I don't have the PL started because I haven't been able to find any examples of PL mixed that are similar enough to allow me to see how I would write a procedure that would move correctly from the first record of one group in the table (or query) to the first record of the next group, which is exactly what I need. Stated another way, I don't know from the references I have (Feuerstein's Oracle PL/SQL Programming by O'Reilly, and Oracle PL/SQL for Dummies by Wiley)

RE: Probably fairly basic PL/SQL question from a PL newbie.

Martial,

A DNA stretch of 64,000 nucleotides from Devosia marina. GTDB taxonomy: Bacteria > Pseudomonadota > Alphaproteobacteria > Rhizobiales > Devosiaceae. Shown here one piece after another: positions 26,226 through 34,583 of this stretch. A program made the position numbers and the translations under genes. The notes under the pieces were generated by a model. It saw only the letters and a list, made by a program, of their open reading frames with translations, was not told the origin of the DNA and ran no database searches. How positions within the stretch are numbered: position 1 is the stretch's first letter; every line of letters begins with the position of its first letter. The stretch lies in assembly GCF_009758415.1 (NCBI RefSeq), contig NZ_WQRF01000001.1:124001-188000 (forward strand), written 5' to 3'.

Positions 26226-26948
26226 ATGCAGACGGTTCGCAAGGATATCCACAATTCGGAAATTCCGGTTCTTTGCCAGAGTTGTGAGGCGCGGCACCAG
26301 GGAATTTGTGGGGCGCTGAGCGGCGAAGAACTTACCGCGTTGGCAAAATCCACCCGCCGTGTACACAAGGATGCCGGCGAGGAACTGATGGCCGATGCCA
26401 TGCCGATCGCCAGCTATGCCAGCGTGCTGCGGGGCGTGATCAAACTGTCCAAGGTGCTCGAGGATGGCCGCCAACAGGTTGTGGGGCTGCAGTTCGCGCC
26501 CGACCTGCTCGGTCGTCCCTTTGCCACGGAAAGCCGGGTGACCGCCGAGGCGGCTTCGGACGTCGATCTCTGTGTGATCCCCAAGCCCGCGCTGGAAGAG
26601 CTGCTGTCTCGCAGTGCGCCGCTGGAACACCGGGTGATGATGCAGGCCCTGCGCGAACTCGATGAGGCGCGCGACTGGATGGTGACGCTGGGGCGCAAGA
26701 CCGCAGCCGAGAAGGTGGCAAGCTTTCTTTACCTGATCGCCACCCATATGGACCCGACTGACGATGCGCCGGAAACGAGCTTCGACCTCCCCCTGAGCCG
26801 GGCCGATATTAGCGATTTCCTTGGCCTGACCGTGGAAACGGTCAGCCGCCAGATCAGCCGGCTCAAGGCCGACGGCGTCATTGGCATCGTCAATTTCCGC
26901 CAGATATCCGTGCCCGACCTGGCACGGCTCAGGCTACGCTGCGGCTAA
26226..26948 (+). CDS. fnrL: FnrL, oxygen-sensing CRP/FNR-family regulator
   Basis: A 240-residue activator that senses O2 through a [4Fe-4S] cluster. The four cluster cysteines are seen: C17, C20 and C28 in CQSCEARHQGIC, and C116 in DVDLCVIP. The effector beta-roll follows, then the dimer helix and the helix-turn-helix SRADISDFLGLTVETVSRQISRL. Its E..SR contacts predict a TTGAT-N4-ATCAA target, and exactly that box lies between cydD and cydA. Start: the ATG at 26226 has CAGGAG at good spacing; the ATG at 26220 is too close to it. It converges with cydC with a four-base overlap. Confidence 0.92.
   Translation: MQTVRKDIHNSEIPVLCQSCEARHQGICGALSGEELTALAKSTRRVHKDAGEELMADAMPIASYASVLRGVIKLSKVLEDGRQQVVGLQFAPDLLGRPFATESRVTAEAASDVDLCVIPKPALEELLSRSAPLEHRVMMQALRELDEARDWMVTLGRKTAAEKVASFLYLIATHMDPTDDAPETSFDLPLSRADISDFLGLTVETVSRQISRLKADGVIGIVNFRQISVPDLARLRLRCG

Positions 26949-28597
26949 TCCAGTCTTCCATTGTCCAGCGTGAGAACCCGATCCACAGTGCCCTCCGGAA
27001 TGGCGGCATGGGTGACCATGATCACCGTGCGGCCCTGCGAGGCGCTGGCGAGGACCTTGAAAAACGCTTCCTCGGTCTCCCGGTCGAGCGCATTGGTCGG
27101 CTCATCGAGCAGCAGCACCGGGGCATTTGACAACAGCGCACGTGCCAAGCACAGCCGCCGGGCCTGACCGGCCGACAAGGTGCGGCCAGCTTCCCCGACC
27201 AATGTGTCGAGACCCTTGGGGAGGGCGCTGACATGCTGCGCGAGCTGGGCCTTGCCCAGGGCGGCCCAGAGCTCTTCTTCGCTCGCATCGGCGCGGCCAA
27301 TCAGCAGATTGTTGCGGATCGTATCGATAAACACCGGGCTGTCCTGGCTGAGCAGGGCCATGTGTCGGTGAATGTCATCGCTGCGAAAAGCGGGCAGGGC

I'm not sure why your first solution-environment choice was PL/SQL. I believe that the best solution environment for your needs is "plain" SQL with the addition of Oracle extremely powerful Analytic Function, "RANK()".

Thank you for posting the code to "CREATE TABLE PRINPORT_90...". But since we didn't get the code to create the tables from which you are creating PRINPORT_90, I won't be able to tailor a solution to your exact needs. Instead, I'll post code that should be similar to what you can use to solve your need.

First, here is a straight SELECT of the 25 rows in an employee table, EMP:

CODE

select dept_id, id, last_name, salary
  from emp;

 DEPT_ID  ID LAST_NAME            SALARY
-------- --- ------------------- -------
      50   1 Velasquez             2,500
      41   2 Ngao                  1,450
      31   3 Nagayama              1,400
      10   4 Quick-To-See          1,450